Puppy Has A Litter

Without corporate backing or advertising, Puppy
has become one of the world’s ten most popular Linux distributions. In the
past few months
Puppy has whelped a litter of like systems, each with its own unique
DNA. This article summarizes Puppy and then describes the
new brood.

What’s Puppy?

was first released by Australian developer Barry Kauler in
2005. Since
then this community distribution has gone through five releases, with
the current crop of 5.x versions coming out starting in late 2010.

Puppy is a general purpose distro that bundles a full range of apps.
It’s easy to use. What makes it unusual is that it offers high
performance on minimal hardware. It is fully functional on
lightweight netbooks, thin clients, and older computers.
Puppy uses specific technologies to make this happen. For example,
it runs from memory by default; it excludes all but the mandatory
functions, services, and daemons; its default GUI is the lightweight
JWM; and its bundled
apps are all selected for low resource consumption.

While there are competing distros that run on low-end hardware — such
as Lubuntu, SliTaz, Tiny Core, and others — Puppy is probably unique
in that it specifically tests and runs on
older equipment. If you’ve ever tried running Linux on an aging
you know that lightweight
and older

are two different requirements. Puppy fulfills both. It runs on
machines you
won’t see running other current distros, including P-III’s and P-II’s.
(Some even run Puppy — with GUI — on P-I’s.) Puppy offers a secure,
up-to-date replacement OS for Windows XP, 98, ME, and 2000.

Puppy boots from any bootable device and stores
its state on any writeable device. It can span writeable CD’s or
DVD’s when saving its state. Got a computer with a broken optical
drive? Or a dead hard disk?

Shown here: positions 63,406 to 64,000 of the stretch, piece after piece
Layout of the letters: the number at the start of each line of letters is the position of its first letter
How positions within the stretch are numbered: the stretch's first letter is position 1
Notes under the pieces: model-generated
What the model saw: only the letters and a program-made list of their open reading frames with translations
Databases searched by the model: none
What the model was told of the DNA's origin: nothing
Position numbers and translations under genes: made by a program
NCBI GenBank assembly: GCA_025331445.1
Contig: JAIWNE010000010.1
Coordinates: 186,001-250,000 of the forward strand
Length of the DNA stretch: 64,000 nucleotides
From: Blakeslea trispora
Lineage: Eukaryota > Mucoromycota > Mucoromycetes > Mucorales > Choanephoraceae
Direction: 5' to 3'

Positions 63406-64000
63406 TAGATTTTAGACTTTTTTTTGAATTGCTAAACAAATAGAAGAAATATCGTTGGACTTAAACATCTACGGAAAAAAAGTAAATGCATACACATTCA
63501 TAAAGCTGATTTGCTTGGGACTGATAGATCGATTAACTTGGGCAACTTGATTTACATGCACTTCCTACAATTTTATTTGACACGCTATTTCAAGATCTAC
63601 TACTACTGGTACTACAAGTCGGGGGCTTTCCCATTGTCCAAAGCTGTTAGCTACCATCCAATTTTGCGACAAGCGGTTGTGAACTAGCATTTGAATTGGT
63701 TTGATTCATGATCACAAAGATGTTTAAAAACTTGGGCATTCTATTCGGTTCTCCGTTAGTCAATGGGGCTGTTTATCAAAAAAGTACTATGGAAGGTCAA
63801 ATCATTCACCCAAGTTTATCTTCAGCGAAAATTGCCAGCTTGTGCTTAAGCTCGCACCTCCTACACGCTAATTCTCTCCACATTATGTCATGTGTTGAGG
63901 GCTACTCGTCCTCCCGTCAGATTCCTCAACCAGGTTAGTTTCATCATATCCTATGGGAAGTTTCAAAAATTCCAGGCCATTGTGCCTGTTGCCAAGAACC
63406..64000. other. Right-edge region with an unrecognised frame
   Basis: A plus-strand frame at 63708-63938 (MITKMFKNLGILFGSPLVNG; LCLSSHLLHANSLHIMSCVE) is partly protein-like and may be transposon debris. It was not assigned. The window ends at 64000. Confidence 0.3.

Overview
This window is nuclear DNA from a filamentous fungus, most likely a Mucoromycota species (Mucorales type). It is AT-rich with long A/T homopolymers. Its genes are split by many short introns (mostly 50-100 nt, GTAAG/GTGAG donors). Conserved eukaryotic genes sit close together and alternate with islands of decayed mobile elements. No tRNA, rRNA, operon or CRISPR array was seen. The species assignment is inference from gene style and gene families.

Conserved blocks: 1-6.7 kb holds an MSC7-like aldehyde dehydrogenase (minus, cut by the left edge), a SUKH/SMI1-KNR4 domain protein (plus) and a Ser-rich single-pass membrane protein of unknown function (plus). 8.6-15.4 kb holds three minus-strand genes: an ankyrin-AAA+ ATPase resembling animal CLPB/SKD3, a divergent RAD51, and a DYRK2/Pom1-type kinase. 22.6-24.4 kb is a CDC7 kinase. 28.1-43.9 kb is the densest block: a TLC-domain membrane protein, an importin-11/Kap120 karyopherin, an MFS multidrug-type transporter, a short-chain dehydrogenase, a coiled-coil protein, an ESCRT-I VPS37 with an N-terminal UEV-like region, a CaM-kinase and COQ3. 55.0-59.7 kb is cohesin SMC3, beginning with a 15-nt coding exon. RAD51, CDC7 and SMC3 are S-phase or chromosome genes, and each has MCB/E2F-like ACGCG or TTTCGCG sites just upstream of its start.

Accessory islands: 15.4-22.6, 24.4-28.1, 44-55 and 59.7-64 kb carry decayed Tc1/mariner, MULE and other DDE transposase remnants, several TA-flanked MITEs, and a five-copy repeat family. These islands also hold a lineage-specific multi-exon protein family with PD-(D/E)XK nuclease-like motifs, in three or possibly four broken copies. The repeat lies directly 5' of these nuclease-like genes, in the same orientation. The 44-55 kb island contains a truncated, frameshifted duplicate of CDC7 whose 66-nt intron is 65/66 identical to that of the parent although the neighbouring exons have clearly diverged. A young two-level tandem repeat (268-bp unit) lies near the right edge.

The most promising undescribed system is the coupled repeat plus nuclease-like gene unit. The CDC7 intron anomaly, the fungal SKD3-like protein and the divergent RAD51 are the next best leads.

Puppy runs fine on such systems. This flexibility makes it
popular as a “live” operating system bootable from thumb
drives and optical discs. Many use it as a rescue system or as a
portable OS.

For more background on Puppy, see this
OS News article from May 2011.

My Favorite Puppy Features

Puppy is uniquely effective with
slow or unreliable internet connections. It manages connections and
prompts servers when
problems occur. I have a friend who has poor line quality — and few
options, living in a rural area. He runs Ubuntu 10.04 LTS, Windows XP
SP3, and Puppy 5. He favors Puppy because of its more reliable internet

Puppy continues to use GRUB instead of GRUB 2. I use it
to install GRUB on multi-boot systems so that I can alter the OS menu
simply by editing the menu.lst
file. This is great when I set up computers for end users.

And GRUB 2? I installed Ubuntu 11 on an end user’s system recently and
embarrassed in front of the client by its unintelligible boot-time
menu. It’s not easy to change this menu. This
discussion shows how to
remove unwanted entries. If you want to change the entry titles, you’re
forced to edit the
bash scripts. See this

Puppy’s not perfect. It has its shortcomings. But I like that its
design decisions for ease of use hit the nail on the head more often
than not.

Puppy Whelps a Litter